Year

2009

Degree Name

Doctor of Philosophy

Department

Department of Chemistry - Faculty of Science

Abstract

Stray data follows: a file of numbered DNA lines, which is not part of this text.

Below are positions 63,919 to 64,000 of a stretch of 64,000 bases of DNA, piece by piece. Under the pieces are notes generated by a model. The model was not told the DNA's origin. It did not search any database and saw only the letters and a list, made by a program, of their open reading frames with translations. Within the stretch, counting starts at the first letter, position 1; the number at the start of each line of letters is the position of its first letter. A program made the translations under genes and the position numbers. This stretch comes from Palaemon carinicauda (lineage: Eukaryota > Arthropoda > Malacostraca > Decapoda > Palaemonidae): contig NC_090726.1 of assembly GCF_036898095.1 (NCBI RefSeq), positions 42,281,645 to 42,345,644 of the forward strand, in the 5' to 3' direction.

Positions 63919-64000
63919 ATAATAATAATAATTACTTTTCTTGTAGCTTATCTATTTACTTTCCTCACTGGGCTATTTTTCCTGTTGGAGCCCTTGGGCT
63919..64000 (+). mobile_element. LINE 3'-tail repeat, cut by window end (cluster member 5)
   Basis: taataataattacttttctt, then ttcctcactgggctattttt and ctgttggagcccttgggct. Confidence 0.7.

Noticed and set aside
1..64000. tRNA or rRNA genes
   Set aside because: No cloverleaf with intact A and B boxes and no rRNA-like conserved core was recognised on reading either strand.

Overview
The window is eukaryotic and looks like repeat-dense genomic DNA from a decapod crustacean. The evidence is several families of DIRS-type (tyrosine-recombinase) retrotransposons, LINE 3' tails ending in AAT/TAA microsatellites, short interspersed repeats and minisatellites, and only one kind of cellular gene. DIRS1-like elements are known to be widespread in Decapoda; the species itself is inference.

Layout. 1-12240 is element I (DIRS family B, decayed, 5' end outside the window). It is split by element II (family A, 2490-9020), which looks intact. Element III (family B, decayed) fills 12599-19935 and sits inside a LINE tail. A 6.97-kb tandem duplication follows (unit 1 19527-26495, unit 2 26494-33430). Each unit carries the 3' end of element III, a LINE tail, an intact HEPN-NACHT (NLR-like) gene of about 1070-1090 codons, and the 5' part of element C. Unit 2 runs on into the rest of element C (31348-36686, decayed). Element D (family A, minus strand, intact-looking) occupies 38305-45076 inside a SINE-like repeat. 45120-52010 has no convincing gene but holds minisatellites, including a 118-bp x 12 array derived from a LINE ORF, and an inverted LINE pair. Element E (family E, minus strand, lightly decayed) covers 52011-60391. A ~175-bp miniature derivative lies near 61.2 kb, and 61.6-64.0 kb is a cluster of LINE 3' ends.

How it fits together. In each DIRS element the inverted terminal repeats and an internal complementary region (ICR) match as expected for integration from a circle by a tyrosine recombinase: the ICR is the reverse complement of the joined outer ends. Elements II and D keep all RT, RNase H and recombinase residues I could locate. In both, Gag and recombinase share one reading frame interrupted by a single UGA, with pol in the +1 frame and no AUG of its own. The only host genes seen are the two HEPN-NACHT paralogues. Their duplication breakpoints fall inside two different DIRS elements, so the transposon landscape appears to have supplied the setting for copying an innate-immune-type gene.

This thesis describes work aimed at improving our knowledge of emissions to the atmosphere from Australian vegetation fires. The thesis contains three main parts. First there is a study to characterise the emissions from forest fires in southeast Australia. This uses ground-based Fourier transform infrared solar absorption spectroscopy, coupled with ultra-violet/visible spectroscopy, to explore the properties of smoke plumes from Australian forest fires that passed over the observation site at Wollongong, in New South Wales, Australia (34.4°S, 150.9°E). The particulate loading in the smoke plumes is characterised by the aerosol optical depth, measured at visible wavelengths. Vertically integrated amounts of a several emitted trace gases are also determined, (limited to those detectable by solar absorption spectroscopy in the infrared). Enhanced trace gas amounts of carbon monoxide, hydrogen cyanide, formaldehyde, ammonia, acetylene, ethylene, ethane, formic acid and methanol were measured in the smoke plumes and quantified via the use of emission ratios. The emission ratios determined in this study indicate that emissions from fires in southeastern Australian forests (which are predominantly eucalypts) are broadly similar to those from other geographical regions except for comparatively low emissions of ethane. The second part of this thesis describes a new method of making estimates of gaseous emissions from fires. Strong correlations between trace gases and aerosol optical depth (AOD) in smoke plumes are used in conjunction with satellite-based measurements of AOD to estimate the total amounts of carbon monoxide and other gases emitted from the Canberra fires of 2003. There are significant difficulties with the new method, in particular the interruption of the satellite record due to clouds or technical problems with the satellite. Nevertheless the estimated emissions of carbon monoxide from the Canberra fires (4.9 – 9.6 Tg), is in agreement with an estimate made by existing techniques. The addition of another tool for making estimates of gaseous emissions from biomass burning is useful for corroborating existing techniques, especially since the sources ofuncertainties inherent in the different techniques are largely independent of one another. The third part of the thesis is a study to characterise the emissions from savanna fires in the tropical north of Australia. Again ground-based Fourier transform infrared solar absorption spectroscopy is used with automated measurements in the near infrared from a site in Darwin, Northern Territory, Australia, (12.4°S, 130.9°E). Alternatively measurements in the mid infrared can be made by overriding the automated system, and this has been done when there is evidence of significant smoke plumes in the area. Total column amounts of carbon monoxide from Darwin from 2005-2008 show a very clear annual cycle, with evidence of transported pollution from Indonesian fires in 2006. The time series agrees within the expected uncertainties with measurements of carbon monoxide derived from the MOPITT satellite instrument, giving greater confidence to MOPITT retrievals in the tropics. Mid infrared spectra have been recorded through smoke plumes over Darwin on 20 separate days, yielding column amounts of carbon monoxide, formaldehyde, acetylene, ethane and hydrogen cyanide and emission ratios with respect to carbon monoxide for the four latter gases from tropical north Australian savanna fires. Emission ratios for acetylene and ethane from this work are in broad agreement with other literature values, whilst emission ratios for formaldehyde and hydrogen cyanide are significantly higher than the only previous field measurements from Australian savannas (but in agreement with laboratory studies) suggesting storage losses in the earlier study.

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